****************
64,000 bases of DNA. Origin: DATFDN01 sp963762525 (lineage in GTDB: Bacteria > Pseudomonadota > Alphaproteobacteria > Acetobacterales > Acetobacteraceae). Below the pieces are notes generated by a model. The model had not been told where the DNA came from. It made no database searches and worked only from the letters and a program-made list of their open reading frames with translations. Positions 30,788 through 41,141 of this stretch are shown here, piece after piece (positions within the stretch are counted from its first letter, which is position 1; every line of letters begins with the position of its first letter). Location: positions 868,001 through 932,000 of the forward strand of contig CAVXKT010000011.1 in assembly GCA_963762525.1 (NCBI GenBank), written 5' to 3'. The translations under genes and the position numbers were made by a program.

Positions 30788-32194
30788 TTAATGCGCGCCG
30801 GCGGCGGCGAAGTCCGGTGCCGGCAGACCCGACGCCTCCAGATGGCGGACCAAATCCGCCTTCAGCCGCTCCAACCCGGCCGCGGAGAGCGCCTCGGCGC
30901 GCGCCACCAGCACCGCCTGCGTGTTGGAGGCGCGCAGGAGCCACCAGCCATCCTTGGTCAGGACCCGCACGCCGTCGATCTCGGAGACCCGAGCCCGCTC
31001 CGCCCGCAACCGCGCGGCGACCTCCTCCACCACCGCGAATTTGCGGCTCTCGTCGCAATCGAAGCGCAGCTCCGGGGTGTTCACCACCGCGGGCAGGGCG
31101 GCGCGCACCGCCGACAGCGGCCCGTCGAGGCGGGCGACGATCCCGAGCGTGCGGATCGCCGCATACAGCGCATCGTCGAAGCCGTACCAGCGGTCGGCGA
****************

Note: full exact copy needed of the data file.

64,000 bases of DNA. Origin: DATFDN01 sp963762525 (lineage in GTDB: Bacteria > Pseudomonadota > Alphaproteobacteria > Acetobacterales > Acetobacteraceae). Below the pieces are notes generated by a model. The model had not been told where the DNA came from. It made no database searches and worked only from the letters and a program-made list of their open reading frames with translations. Positions 30,788 through 41,141 of this stretch are shown here, piece after piece (positions within the stretch are counted from its first letter, which is position 1; every line of letters begins with the position of its first letter). Location: positions 868,001 through 932,000 of the forward strand of contig CAVXKT010000011.1 in assembly GCA_963762525.1 (NCBI GenBank), written 5' to 3'. The translations under genes and the position numbers were made by a program.

Positions 30788-32194
30788 TTAATGCGCGCCG
30801 GCGGCGGCGAAGTCCGGTGCCGGCAGACCCGACGCCTCCAGATGGCGGACCAAATCCGCCTTCAGCCGCTCCAACCCGGCCGCGGAGAGCGCCTCGGCGC
30901 GCGCCACCAGCACCGCCTGCGTGTTGGAGGCGCGCAGGAGCCACCAGCCATCCTTGGTCAGGACCCGCACGCCGTCGATCTCGGAGACCCGAGCCCGCTC
31001 CGCCCGCAACCGCGCGGCGACCTCCTCCACCACCGCGAATTTGCGGCTCTCGTCGCAATCGAAGCGCAGCTCCGGGGTGTTCACCACCGCGGGCAGGGCG
31101 GCGCGCACCGCCGACAGCGGCCCGTCGAGGCGGGCGACGATCCCGAGCGTGCGGATCGCCGCATACAGCGCATCGTCGAAGCCGTACCAGCGGTCGGCGA